The historical context is provincial Italy of the mid-1970s. Gone are the incandescent years of strikes and student occupations that energized the Italy of the late '60s, and the kind of agitated existence that characterized the years of the great economic boom. Italy has begun to settle into a kind of pallid and stale self-complacency that was to spawn (as a reaction against it) the Red Brigades on the left and (much later as the epitome of it) Berlusconi on the right. For some reason, the DVD of this film drops the first 5 minute, in which Giuseppe Bertolucci, the film's director, plays a passerby looking over the posters promoting the latest porno flicks to hit the little town where "Cioni Mario" and his pals live. They symbolize the stultifying, mindless existence that much of provincial Italy was living in this interlude.

As for the political context, it's important to know that this part of Italy was situated in the "Red Belt" where the Italian Communist Party (PCI) was supported by a large majority of Tuscans. The photo pinned to a scarecrow and so admired by "Cioni Mario" is that of Enrico Berlinguer, elected as secretary general of the party in 1973 and who shortly afterward announced the party's "historic compromise" designed to integrate the party into the mainstream of Italian political life. Berlinguer as scarecrow symbolizes the ambiguous status of the party and its new strategy: committed at one and the same time to working within the system and to a "revolutionary" transformation of the system. The so-called "debate on the equality of women" that takes place at the PCI's community center is one of the more hilarious moments of the film, and shows how the party's rank & file is hardly in a position to grasp the subtleties of the party's new strategy. Note how the audience all gets up to leave as soon as the bingo game hour has come to an end and the "cultural hour" is announced. And the moronic level of "debate" contrasts mightily with the center's name: Majakovsky, an iconic literary figure of revolutionary Russia. Equally hilarious I found to be Cioni's simple-minded explication of Berlinguer's role in the Revolution. To understand how laughable this is, I'll re-translate some of the language: "All that Berlinguer has to do is to give us the green light…just show up unannounced at the TV station, 9 o'clock in the evening, with everyone in front of the screen, and say 'Good evening, comrades,…..go!" The Italian word is "via" and it's the same word that's used to start a race, as in "on your mark, get set, go!"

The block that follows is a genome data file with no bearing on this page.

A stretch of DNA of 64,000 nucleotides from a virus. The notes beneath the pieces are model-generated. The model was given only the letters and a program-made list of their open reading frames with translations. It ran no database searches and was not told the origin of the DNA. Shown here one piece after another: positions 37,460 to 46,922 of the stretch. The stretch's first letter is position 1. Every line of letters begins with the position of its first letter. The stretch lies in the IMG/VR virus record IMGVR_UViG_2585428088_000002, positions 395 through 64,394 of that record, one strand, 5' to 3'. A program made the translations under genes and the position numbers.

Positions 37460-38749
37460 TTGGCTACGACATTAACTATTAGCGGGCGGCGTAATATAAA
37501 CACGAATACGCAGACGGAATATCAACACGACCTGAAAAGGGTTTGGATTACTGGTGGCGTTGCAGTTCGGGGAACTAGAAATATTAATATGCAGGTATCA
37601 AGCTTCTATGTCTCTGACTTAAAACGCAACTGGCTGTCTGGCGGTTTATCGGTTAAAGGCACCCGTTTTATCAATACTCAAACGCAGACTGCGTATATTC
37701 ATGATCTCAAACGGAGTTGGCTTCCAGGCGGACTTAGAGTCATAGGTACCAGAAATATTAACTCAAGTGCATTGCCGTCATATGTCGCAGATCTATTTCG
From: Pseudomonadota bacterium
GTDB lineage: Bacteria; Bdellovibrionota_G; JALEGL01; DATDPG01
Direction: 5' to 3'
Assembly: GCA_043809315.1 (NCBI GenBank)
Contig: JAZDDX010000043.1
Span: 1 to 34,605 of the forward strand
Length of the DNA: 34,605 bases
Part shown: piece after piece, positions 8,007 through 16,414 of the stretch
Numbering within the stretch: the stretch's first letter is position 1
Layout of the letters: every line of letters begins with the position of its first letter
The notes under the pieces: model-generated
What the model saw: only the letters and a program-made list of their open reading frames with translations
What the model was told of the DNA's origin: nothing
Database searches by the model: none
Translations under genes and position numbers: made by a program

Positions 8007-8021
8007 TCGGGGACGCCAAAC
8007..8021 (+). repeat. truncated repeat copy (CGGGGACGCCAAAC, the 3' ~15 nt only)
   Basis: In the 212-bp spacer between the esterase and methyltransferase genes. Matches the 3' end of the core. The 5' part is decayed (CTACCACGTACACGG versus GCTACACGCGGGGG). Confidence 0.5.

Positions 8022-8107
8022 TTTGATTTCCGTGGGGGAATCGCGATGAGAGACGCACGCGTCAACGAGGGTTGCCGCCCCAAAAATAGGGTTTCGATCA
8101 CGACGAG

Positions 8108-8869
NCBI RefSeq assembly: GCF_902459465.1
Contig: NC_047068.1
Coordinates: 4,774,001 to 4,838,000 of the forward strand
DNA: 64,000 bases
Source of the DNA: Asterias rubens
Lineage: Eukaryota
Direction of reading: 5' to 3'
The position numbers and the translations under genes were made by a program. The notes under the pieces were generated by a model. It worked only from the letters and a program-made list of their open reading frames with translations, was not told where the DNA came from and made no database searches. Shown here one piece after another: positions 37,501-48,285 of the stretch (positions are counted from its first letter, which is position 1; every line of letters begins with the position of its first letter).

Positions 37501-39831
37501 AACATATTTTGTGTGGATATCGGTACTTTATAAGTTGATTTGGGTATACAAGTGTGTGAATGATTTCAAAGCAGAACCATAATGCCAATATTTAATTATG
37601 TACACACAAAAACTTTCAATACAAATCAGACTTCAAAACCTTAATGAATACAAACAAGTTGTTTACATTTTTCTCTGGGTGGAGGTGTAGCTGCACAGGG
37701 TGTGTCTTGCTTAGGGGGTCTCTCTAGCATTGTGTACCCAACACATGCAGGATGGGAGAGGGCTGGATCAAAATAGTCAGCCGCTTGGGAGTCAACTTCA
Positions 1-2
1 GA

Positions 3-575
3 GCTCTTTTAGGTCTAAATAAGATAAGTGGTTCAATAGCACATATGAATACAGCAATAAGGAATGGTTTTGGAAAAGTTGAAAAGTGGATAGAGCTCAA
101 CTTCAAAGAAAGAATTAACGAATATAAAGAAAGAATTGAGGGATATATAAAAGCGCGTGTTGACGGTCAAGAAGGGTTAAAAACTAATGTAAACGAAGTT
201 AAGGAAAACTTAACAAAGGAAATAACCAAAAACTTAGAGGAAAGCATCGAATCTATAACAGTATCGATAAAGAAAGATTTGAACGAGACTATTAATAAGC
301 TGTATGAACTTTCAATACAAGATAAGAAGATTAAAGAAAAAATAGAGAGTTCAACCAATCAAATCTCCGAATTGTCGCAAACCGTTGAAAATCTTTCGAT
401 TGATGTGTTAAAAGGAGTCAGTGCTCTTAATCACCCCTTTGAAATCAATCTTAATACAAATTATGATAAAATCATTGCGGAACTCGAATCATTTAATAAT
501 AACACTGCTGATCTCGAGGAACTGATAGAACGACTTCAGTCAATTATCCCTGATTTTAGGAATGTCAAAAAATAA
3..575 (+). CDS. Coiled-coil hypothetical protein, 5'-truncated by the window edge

But this criticism of fuzzy thinking within the ranks the PCI does not imply that Benigni was not and is not a committed leftist--and his warm embrace of Berlinguer at a political meeting in the '70s is a well-known moment in recent Italian political history.

Addendum: I've added in the message boards for this film the Italian text of Bozzone's poetic ode to "losers" and Cioni's notion of Berlinguer's role in the "Revolution".

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Berlinguer's role in the Revolution: Italian text palmiro
Bozzone's poem dedicated to losers palmiro